First off this vacation, I went right back to work! Call me a workaholic but the chance to do a few hours uninterrupted on our barn project was too good to pass up. I'm so tired of setting up for twenty minutes to do just fifty minutes of work and then breaking everything down again, taking another 15 minutes. I worked there from 9 to about 12.30 Saturday, and made sure of a few to-dos that will help us finish on time. I was joined by some students for two hours of the time, and they were pleased to actually finish a good sized part of the barn, the hay floor decking.

Today I have an anemometry project to look forward to, a rush job, but nothing difficult. I've been asked to provide an anemometer to a just-built wind development, to sit side by side with a logging decibel meter and record sound levels correlated with wind speed. Tricky, but not too tricky. Normally I'd like to include students on a job like this, but the call came early yesterday and so there were none to include. The job requires a boat trip out to an island, so there should be some fun pictures to post.

Other than that, I plan to keep farm, do some car servicing, do my grading, and be nice to my wife this holiday.

Oh, and eat turkey. I'm getting a nice one from our local Amish.

Sunday, November 15, 2009

Falling activities

We both had to work yesterday, so Sunday was our only day off this week. For Aimee, the workaholic schoolma'am, that means grading, no doubt, albeit while watching the Steelers play the Bengals.

For me, who hates to do school work on weekends, a day off means cleaning, yard work, farm work, cooking for the work week ahead, and putting up food. Then I will too watch the Steelers. later, we'll have England vs, Argentina, always a grudge match, albeit more of a running bad joke these days than the shooting war it once was.

The Brits never really hated the Argentinians after 1982. More than anything we felt sorry for them. And hated their stupid arrogant leaders. We even let them beat us at rugby every so often.

So far today, I made pickled onions to use up the smallest ones from the garden. Like any good Englishman I like a lunch of pickled onions with cheese, bread, and beer or hard cider. This time I tried using apple cider vinegar, combining some of the cider vinegar I had inadvertently made earlier when a gallon of hard cider maturing in the fridge exploded and had to be taken out of said fridge. Never had onions with apple cider vinegar before, so am interested to see if they're as good as classic Yorkshire malt vinegar pickled onions.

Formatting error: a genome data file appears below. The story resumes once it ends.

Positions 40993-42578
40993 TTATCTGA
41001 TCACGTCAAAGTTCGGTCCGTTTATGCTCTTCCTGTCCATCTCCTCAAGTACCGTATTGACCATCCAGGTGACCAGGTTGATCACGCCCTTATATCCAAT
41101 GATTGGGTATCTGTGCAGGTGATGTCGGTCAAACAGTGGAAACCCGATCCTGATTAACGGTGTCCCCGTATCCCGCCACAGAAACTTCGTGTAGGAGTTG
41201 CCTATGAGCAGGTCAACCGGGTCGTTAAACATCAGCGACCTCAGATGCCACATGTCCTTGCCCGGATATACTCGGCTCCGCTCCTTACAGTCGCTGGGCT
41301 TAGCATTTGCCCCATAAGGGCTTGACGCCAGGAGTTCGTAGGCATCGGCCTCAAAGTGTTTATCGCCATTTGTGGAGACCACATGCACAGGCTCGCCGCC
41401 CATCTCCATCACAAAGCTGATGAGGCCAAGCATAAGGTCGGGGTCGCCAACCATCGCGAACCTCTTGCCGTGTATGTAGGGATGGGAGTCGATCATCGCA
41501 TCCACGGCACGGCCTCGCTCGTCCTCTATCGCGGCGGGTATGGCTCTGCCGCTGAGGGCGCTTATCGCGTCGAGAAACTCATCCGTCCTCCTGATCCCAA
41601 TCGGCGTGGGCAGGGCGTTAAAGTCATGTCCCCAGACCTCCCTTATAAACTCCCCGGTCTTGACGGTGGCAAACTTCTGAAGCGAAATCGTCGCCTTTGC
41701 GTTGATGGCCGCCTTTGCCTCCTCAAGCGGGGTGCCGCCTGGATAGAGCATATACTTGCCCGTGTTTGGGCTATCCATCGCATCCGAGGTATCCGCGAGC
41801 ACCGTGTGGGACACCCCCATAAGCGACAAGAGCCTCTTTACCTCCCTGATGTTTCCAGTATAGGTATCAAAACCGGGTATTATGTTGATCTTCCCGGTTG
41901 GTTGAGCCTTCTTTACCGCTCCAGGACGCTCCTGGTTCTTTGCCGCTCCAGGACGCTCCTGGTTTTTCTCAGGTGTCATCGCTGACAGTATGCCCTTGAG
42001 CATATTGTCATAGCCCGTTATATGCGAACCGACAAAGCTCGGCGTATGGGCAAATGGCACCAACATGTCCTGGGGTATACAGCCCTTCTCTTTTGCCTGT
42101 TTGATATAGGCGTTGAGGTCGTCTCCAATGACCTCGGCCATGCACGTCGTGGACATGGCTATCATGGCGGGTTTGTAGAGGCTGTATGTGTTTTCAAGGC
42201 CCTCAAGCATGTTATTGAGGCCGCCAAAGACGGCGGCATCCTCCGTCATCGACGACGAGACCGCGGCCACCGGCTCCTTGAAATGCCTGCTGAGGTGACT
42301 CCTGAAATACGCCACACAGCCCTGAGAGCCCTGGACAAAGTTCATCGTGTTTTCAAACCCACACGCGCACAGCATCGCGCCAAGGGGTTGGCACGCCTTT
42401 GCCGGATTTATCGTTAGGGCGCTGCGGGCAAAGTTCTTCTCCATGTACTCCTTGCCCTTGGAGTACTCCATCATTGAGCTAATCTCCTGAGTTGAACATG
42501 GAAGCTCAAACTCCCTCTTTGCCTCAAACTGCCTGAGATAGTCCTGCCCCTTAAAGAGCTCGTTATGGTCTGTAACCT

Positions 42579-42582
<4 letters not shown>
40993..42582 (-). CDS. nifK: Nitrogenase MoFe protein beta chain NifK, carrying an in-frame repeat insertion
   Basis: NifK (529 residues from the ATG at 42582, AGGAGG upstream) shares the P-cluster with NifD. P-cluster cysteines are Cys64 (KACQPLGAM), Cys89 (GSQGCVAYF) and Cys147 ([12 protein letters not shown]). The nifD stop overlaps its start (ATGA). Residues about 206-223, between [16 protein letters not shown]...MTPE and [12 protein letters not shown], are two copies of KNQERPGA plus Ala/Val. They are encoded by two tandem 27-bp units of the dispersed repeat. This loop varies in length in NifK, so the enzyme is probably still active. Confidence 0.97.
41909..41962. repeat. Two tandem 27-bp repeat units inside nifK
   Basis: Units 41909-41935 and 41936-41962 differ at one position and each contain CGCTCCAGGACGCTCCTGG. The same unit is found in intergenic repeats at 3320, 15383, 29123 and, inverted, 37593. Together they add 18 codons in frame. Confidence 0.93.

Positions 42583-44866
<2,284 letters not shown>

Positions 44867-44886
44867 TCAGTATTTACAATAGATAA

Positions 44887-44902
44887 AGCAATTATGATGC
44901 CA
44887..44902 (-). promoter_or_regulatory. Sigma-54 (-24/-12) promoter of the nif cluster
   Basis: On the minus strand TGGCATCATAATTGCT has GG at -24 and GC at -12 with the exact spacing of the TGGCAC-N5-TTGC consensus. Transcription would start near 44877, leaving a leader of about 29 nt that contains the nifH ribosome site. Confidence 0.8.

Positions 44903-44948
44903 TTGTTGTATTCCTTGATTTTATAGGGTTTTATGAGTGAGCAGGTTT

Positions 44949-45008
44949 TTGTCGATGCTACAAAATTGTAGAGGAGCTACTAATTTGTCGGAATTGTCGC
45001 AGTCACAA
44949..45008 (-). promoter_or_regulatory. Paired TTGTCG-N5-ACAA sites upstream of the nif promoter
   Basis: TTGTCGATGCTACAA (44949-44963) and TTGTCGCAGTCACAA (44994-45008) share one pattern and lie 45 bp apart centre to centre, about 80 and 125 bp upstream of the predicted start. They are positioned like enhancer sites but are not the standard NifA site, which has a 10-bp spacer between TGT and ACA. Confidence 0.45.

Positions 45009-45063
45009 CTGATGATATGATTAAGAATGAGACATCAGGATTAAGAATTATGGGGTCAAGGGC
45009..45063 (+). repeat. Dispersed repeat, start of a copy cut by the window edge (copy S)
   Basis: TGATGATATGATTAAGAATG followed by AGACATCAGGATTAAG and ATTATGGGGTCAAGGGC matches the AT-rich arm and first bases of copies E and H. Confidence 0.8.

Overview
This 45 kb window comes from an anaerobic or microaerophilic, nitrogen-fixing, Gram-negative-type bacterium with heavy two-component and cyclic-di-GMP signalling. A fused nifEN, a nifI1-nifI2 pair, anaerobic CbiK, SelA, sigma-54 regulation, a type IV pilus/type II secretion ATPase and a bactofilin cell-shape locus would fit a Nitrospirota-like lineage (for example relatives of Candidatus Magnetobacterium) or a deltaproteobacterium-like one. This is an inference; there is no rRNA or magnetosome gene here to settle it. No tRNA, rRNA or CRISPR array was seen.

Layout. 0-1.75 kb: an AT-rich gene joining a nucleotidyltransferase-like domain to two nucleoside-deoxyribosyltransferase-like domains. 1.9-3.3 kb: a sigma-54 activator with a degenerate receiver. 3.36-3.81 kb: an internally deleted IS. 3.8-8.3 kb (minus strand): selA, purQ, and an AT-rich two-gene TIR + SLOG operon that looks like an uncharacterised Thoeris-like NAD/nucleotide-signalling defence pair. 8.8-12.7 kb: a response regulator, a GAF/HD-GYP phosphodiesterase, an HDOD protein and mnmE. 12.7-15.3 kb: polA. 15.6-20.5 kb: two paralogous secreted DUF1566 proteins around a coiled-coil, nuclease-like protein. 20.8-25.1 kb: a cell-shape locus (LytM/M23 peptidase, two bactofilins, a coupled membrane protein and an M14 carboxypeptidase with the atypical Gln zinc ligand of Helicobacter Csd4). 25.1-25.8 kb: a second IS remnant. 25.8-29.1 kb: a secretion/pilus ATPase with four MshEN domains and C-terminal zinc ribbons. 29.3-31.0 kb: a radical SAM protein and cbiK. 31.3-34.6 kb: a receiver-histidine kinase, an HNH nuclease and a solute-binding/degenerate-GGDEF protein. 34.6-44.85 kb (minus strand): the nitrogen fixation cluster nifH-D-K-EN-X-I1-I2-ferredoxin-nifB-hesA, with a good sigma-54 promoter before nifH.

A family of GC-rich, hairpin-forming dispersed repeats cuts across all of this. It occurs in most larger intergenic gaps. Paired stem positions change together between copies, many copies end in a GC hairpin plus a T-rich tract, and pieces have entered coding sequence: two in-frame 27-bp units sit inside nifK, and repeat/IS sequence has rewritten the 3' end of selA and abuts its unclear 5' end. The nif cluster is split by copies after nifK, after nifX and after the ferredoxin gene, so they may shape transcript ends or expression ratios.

I also made a Provençal- or Italian-style herbed pot roast with a blade of lamb, canned tomatoes (not our own because of the blight) and our own sage and onions, with garlic, thyme, and rosemary. Should make for a good dinner and last all week.

Then we let the sheep out to eat the apples that fell in the storm last night. We got five inches of rain in ten hours and there are temporary ponds here and there.

Sheep have a fun time trying to eat apples with only their bottom teeth.

Saturday, November 14, 2009

Remembrance Day

Photo: My maternal grandfather, Arthur Holden Watson, in what was probably the uniform of the East Yorkshire Regiment, prior to going to France, 1917. Click on the link above to read more.

I essentially missed Remembrance Day this year, which upset me a good deal. Unity College, like a lot of educational and civic organizations these days, does not really recognize the day with any special programming. And I had, perhaps foolishly, managed to volunteer myself for extra duty -- writing a grant that from my viewpoint needed badly to be written, so what time I had to reflect was lost to fund raising.

No matter really -- the money I'm trying to raise will go towards educating Maine schoolkids about renewable energy, which will go some small way towards reducing the burden our services carry securing the pipelines of fossil energy from the middle east. Which, if you think about it, is just the kind of thing I should be trying to do as a renewable energy and sustainability academic, were I to wish to properly use and honour the example of the service of men like my grandfather (pictured above in 1917).

In my perhaps oversimplified, un-deconstructed, non-postmodern, obviously mistakenly deontological world theory, I tend to feel like I'm doing my duty more or less the way I should, given the complications. And there's the small matter of my own six and a half years in uniform.

I also tend to find the college's, and much of society's, lack of formal remembrance sad, but it's a mark of the essential disconnection that exists between the white collar world which makes up much of that society, especially that of college professors, and the military.

Considering that a large number of my colleagues were protesters during the Vietnam War, this is understandable. Many of the boomer generation of intellectuals haven't updated their ethics or moral compass on war since they were protesting. But the implicit, but unconscious, white-collar boomer's notion that we can disconnect ourselves from soldiery and service in wartime permanently is a failure of elementary reasoning.

Obviously there will always come a time where, no matter how liberal you are, you will need to be protected.

To understand this, you only need to understand your 20th century history, be able to admit to the fact that there are bad people, and bad governments in the world, and be able to separate the just wars from the unjust ones you protested. And there are plenty of candidates.